Columnist Mukul Kesavan sums up the appeal of Adityanath: “…he is Hindutva’s mascot and the state he rules in his saffron image is the future envisaged for India by the BJP. Even more than the Gujarat Model, Yogi’s U.P. is the BJP’s shop window. For nearly five years now, he has been the showrunner for the BJP’s version of the Hunger Games, playing to packed houses on WhatsApp, Twitter, and Instagram.”
Aakar Patel’s just-out book, The Price Of the Modi Years is as much an indictment of Adityanath as it is of Prime Minister Narendra Modi. It underlines the injustices playing out in U.P., which could easily be replicated in your state in the years to come.
Some highlights from Adityanath’s term that make it to Patel’s book are:
— In 2020, more than half the arrests under the National Security Act in Uttar Pradesh were for cow slaughter cases. U.P. also used this draconian law to jail and book members of the Tablighi Jamat – a back-to-roots Islamic movement that stays away from politics.
— As per the ‘love jihad’ law, “Even if a woman said she was changing her faith willingly, it was up to the husband to prove his innocence in the matter,” Patel writes. The author’s footnotes are littered with dystopian headlines such as: ‘U.P. Hindu woman heckled, Muslim husband arrested’; ’Firozabad: Woman denies “love jihad” charge, mob chases man’s family members’; ‘Lucknow: Families give consent but cops stop interfaith wedding, cite anti-conversion ordinance’; ‘‘Love jihad’ rumour: Wedding stopped in U.P., Muslim couple kept overnight at police station’.
— The Uttar Pradesh Police arrested Muslims even purely for social contact. In one case, an 18-year-old Muslim boy was arrested in December 2020 for meeting his former classmate over pizza and jailed for six months though his companion protested that he had done nothing wrong.
— Uttar Pradesh Recovery of Damage to Public and Private Property Act, 2020 was enacted after the anti-CAA protests. It gave the state government the power to set up tribunals to decide damages to any public or private property due to riots, hartals, bandhs, protests, or public processions. The tribunal can order attachment of their properties. Orders are final and cannot be appealed.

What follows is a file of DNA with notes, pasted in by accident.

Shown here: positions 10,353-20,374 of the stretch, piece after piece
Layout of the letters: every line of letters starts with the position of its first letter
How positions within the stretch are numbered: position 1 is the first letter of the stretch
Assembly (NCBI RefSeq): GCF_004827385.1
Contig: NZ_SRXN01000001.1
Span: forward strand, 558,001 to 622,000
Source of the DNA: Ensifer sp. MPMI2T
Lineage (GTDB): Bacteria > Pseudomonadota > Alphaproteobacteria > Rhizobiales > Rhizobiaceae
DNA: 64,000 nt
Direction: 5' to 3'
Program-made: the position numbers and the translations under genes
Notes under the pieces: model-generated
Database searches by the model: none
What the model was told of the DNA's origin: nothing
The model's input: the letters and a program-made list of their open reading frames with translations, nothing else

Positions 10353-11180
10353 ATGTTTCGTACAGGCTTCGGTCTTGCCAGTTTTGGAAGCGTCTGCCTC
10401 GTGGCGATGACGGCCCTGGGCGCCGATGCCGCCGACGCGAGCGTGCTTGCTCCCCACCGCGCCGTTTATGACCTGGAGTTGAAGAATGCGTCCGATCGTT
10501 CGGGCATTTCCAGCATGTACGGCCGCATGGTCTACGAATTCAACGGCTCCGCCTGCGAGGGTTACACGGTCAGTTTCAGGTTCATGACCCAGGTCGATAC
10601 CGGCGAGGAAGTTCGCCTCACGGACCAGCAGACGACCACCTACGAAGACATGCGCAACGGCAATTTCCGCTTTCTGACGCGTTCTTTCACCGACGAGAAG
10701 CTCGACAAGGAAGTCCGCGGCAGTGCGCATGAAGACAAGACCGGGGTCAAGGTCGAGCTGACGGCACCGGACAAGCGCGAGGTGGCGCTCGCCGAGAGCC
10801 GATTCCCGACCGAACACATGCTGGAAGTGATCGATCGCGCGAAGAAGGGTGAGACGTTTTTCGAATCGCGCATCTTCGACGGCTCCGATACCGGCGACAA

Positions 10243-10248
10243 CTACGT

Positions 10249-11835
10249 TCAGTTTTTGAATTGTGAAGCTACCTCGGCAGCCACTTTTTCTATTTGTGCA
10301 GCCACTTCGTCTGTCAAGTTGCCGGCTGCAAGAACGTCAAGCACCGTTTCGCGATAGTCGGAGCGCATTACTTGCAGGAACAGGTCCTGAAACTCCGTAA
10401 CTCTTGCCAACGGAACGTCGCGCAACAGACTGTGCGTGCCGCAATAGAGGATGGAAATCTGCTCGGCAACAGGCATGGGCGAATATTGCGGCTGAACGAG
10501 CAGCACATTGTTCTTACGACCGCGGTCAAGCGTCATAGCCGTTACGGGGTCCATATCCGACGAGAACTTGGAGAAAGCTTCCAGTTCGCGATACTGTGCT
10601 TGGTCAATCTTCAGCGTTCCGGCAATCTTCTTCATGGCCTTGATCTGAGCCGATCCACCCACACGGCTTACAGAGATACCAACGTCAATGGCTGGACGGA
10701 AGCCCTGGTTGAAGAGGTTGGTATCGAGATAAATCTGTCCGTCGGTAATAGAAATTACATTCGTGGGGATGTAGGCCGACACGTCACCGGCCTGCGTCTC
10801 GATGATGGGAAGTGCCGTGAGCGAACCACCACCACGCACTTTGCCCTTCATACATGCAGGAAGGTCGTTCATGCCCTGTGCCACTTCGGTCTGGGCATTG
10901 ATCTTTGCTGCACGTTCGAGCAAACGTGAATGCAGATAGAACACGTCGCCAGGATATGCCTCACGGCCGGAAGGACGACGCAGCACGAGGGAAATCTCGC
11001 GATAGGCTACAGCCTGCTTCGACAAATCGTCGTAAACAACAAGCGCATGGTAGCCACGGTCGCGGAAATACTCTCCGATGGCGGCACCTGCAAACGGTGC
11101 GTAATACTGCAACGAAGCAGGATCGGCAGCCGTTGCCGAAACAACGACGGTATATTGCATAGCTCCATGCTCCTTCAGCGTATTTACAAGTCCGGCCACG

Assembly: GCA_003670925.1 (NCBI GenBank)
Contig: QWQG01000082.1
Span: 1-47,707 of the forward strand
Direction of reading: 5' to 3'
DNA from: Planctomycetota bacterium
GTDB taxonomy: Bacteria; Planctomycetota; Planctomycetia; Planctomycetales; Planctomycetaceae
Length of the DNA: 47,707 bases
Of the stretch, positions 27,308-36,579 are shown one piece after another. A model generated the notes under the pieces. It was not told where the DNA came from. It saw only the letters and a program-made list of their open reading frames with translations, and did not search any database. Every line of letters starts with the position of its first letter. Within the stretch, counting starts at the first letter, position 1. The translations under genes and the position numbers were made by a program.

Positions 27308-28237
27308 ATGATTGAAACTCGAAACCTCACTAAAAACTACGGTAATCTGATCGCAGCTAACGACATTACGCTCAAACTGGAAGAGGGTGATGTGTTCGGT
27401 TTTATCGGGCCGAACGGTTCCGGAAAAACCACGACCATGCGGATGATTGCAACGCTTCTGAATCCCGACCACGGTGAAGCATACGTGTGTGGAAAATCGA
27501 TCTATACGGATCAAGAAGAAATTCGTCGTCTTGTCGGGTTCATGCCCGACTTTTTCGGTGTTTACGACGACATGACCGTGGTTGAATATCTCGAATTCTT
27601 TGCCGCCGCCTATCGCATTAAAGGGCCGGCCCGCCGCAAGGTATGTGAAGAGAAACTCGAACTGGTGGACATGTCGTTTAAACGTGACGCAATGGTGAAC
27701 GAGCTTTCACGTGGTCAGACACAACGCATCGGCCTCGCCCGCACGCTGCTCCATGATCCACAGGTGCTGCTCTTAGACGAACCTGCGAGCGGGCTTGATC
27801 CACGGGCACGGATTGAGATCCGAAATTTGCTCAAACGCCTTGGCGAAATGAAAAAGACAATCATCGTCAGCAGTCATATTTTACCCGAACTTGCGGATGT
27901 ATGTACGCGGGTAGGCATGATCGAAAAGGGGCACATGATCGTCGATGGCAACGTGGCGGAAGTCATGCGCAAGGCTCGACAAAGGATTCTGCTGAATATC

— Muslims who have visited temples in an act of harmony have instead been arrested for spreading communal hatred (the Khudai Khidmatgar case). Journalists and activists who travelled to UP to offer solidarity with the family of a Dalit gangrape victim have spent months in jail (the Siddique Kappan case).
— Many journalists critical of Adityanath’s functioning now face criminal cases.
— 96% of sedition cases filed against 405 Indians for criticising politicians and governments over the last decade were registered after 2014, with 149 accused of making ‘critical’ and/or ‘derogatory’ remarks against Modi, and 144 against Adityanath, as originally reported by Article-14.
“No riots, farmer suicides after BJP came to power in U.P.,” Adityanath said recently. “Women can drive a scooty wearing jewellery even at midnight in U.P.,” his like-minded colleague and Union Home Minister Amit Shah said.
If U.P.’s voters believe these statements they deserve to win the prize of the Indian state with the shortest memory. If they vote for Adityanath despite remembering, we will all take another big step in erasing our memories and reality of the India that once was.
Priya Ramani is a Bengaluru-based journalist and is on the editorial board of Article-14.com.
The views expressed here are those of the author, and do not necessarily represent the views of BloombergQuint or its editorial team.